This week, the board members of the Environmental Humanities Center got a special guided tour through the exhibition ‘Crawly Creatures’, co-curated by our former student board member Julia Kantelberg, who is now junior curator at the history department of the Amsterdam Rijksmuseum (congratulations, Julia!).
Together with Jan de Hond, they guided us along the fascinating collection of prints, paintings, sculptures and objects featuring worms, flies, ants, lizards, moths, crickets, beetles… they have assembled. One recurring and fascinating theme, especially concerning today’s Environmental Humanities’ interest in alternative knowledge systems, was the recurrence of the idea of ‘spontaneous generation’. Apparently up until the seventeenth century it was thought that various crawly creatures would emerge directly from the soil, that is without some specific process of reproduction involved.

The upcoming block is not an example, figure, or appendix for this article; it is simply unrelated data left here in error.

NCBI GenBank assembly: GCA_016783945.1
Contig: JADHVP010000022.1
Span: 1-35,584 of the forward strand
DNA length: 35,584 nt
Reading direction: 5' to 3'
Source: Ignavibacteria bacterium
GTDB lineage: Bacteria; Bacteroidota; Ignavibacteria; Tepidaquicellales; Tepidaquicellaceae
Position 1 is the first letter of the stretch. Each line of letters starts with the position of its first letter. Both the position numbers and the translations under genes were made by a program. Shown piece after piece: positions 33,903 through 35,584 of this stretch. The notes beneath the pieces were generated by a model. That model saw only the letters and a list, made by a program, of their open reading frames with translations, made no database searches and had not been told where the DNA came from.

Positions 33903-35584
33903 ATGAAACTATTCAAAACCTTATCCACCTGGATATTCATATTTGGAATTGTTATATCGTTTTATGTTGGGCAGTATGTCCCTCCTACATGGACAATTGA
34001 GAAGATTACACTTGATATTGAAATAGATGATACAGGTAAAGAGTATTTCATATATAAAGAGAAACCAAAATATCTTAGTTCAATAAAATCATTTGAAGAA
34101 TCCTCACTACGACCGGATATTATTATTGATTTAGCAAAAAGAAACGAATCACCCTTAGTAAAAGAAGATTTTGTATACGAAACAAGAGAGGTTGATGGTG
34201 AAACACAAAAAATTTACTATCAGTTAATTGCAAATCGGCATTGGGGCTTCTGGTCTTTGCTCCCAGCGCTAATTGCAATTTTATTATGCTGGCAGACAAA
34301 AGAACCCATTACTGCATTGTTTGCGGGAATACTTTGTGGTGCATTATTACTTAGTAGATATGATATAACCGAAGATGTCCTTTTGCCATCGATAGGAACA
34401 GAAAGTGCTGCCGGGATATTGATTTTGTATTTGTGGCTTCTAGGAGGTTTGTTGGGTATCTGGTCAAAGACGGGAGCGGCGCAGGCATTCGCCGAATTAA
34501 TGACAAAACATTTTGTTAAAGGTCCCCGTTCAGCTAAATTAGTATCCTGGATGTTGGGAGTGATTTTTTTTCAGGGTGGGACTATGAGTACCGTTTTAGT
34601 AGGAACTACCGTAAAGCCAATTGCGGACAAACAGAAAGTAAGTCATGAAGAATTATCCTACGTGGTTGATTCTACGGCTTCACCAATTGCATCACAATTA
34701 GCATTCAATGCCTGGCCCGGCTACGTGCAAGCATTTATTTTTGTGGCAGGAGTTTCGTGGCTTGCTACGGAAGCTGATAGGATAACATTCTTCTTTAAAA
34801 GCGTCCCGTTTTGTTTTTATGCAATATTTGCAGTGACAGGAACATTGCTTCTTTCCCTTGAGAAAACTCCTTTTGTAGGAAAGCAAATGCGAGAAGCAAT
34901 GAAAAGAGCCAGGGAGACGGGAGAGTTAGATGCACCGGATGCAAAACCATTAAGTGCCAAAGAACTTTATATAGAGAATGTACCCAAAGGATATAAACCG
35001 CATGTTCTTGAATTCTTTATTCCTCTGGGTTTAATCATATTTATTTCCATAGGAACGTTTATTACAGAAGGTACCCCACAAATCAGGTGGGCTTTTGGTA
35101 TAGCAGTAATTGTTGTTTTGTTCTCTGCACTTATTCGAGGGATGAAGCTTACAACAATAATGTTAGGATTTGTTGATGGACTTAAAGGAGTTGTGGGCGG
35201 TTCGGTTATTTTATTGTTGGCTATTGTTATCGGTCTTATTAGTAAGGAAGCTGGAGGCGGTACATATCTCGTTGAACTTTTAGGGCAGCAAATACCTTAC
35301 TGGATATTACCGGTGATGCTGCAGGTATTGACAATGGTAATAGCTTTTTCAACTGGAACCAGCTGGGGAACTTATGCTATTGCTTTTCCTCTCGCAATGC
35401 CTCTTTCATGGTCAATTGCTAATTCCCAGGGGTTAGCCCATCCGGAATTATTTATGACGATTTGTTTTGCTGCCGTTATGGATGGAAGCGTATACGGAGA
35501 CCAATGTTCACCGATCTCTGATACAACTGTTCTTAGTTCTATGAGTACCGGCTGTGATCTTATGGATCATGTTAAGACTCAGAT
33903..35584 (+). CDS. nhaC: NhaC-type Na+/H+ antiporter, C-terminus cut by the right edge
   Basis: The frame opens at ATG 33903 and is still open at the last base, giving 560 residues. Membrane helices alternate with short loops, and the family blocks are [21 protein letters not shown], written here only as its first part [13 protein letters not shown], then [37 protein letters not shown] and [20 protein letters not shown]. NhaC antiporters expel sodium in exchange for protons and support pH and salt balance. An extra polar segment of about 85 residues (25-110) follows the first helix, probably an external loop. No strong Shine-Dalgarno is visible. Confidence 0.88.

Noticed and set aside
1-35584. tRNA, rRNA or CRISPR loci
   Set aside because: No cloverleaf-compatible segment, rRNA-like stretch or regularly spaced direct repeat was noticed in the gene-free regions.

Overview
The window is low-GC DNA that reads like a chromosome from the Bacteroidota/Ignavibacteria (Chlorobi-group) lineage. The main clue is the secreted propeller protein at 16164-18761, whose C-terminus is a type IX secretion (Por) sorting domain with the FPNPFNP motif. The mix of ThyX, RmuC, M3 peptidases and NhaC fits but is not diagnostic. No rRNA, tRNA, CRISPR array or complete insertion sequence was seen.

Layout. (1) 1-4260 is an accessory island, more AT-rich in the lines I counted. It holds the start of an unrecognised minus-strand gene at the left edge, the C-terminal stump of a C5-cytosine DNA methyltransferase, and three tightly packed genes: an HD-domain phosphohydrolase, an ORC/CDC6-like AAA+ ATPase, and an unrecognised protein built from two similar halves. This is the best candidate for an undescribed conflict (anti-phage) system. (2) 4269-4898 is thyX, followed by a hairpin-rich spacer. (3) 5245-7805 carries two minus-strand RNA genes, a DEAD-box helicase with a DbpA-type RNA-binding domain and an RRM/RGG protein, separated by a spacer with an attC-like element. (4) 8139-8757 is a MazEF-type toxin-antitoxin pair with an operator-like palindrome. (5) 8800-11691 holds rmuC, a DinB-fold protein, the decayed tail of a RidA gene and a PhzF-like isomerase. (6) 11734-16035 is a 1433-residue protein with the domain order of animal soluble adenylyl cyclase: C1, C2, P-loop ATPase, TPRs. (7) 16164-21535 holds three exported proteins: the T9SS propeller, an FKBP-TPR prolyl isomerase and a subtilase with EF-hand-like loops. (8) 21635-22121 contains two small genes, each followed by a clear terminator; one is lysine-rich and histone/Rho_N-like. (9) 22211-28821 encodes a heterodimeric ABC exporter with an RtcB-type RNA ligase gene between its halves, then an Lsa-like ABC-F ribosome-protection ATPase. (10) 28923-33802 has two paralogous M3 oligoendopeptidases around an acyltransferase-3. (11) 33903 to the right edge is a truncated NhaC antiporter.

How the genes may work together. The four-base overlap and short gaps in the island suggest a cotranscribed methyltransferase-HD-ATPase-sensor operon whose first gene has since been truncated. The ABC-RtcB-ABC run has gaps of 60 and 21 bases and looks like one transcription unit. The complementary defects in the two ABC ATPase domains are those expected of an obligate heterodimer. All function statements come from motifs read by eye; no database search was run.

And on the request of Tomás Saraceno, one of the contemporary artists featured in the exhibition, next to a huge, perfectly lit spider-web sculpture, the work of the spider-inhabitants of the building is finally acknowledged as a work of contemporary art, too.
The exhibition is on view until January 15, so if you happen to be in Amsterdam in the next weeks don’t miss it. Julia, who was responsible for the contemporary art works in the exhibition, also tells a bit more about it in this Guardian interview. https://www.theguardian.com/artanddesign/2022/sep/25/amsterdam-rijksmuseum-insects-art
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